The cathedral was built on a site called Welwalo, which was reserved after World War II for the construction of a church, it was the first parish and, after the establishment of the Eparchy and with some additions, became the cathedral being dedicated to the Holy Savior on 19 April 1969, was realized on the basis of an Italian project including the great mural Giudizio Universale (1970) of the Ethiopian artist Afewerk Tekle.

Debre Damo

Debre Damo (Tigrinya: ደብረ ዳሞ) is the name of a flat-topped mountain, or amba, and a 6th-century monastery in Tigray, Ethiopia. The mountain is a steeply rising plateau of trapezoidal shape, about 1000 by 400 m in dimension. It sits at an elevation of 2216 m above sea level. It is north-west of Adigrat, in the Mehakelegnaw Zone of the Tigray Region, close to the border with Eritrea.

The monastery, accessible only by rope up a sheer cliff, 15 m high, is known for its collection of manuscripts and for having the earliest existing church building in Ethiopia that is still in its original style, and only men can visit it. Tradition claims the monastery was founded in the 6th century by Abuna Aregawi.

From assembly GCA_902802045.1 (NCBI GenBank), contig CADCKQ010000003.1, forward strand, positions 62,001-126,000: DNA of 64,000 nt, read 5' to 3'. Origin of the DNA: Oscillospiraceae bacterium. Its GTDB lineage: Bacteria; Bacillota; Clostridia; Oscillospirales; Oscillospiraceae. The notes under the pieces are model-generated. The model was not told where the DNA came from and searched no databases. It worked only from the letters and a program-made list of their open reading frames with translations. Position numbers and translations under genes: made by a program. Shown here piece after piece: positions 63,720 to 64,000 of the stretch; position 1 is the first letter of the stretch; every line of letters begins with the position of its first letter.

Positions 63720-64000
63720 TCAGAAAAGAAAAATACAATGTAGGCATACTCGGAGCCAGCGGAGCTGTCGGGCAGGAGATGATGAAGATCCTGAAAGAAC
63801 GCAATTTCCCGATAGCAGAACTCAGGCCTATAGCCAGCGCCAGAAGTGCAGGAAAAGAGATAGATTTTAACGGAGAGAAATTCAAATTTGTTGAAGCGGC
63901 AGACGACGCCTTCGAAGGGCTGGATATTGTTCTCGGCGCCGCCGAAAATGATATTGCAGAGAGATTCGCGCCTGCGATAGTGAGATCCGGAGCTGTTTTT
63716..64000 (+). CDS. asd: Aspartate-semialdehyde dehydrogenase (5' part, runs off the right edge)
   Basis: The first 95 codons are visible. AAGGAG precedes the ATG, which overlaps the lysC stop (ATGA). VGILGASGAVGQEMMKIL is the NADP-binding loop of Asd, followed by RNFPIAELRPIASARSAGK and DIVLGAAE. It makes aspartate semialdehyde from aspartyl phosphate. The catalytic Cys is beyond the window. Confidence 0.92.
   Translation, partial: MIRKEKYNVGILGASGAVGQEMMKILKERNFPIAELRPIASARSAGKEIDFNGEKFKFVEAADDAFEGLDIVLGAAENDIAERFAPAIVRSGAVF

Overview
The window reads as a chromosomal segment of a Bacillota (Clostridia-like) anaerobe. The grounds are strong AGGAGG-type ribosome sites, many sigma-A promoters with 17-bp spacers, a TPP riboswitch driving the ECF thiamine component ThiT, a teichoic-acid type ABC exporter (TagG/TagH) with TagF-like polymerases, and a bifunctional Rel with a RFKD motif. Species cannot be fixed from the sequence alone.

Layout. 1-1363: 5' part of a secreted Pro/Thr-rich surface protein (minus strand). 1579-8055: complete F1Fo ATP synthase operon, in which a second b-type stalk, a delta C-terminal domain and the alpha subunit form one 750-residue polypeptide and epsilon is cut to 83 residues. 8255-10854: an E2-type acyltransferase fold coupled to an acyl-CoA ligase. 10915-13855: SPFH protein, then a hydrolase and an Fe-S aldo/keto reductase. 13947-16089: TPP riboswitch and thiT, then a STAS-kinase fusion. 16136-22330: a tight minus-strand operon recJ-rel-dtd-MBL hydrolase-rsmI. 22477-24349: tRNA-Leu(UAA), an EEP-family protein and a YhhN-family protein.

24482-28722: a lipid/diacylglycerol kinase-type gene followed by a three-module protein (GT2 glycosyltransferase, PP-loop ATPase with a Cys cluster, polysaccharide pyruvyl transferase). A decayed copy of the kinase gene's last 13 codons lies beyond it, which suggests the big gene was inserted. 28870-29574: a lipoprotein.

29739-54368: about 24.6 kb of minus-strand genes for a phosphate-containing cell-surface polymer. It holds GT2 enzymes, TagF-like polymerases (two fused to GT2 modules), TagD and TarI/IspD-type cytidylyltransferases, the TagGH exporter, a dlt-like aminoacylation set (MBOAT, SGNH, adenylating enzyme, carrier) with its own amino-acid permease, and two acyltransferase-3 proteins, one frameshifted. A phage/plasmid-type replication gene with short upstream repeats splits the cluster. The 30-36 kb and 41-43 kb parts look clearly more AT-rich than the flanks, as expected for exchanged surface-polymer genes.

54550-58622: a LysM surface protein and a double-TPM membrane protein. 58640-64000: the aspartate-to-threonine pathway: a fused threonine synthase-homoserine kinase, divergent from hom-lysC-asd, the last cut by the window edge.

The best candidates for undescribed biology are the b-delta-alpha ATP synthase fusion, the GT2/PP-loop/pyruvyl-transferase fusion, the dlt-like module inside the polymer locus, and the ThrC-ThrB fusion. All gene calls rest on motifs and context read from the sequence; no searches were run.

Ethiopian Catholic Church

The Ethiopian Catholic Church is a Metropolitan sui iuris Eastern particular church within the Catholic Church, established in 1930 in Ethiopia.

Like the other Eastern Catholic Churches, the Ethiopian Catholic Church is in full communion with the Holy See. It holds the Christological doctrine of the Council of Chalcedon and accepts the universal jurisdiction of the Pope. These points distinguish it from the Ethiopian Orthodox Tewahedo Church, an Oriental Orthodox Church which comprises most Christians in the country. Like the Ethiopian Orthodox Tewahedo Church, the Ethiopian Catholic Church follows the Alexandrian liturgical rite.

Ge'ez, a Semitic language fallen out of daily use several centuries ago, is the liturgical language of the Ethiopian Catholic Church. The Church's liturgy is based on that of the Coptic Church.

Ethiopian Catholic Eparchy of Adigrat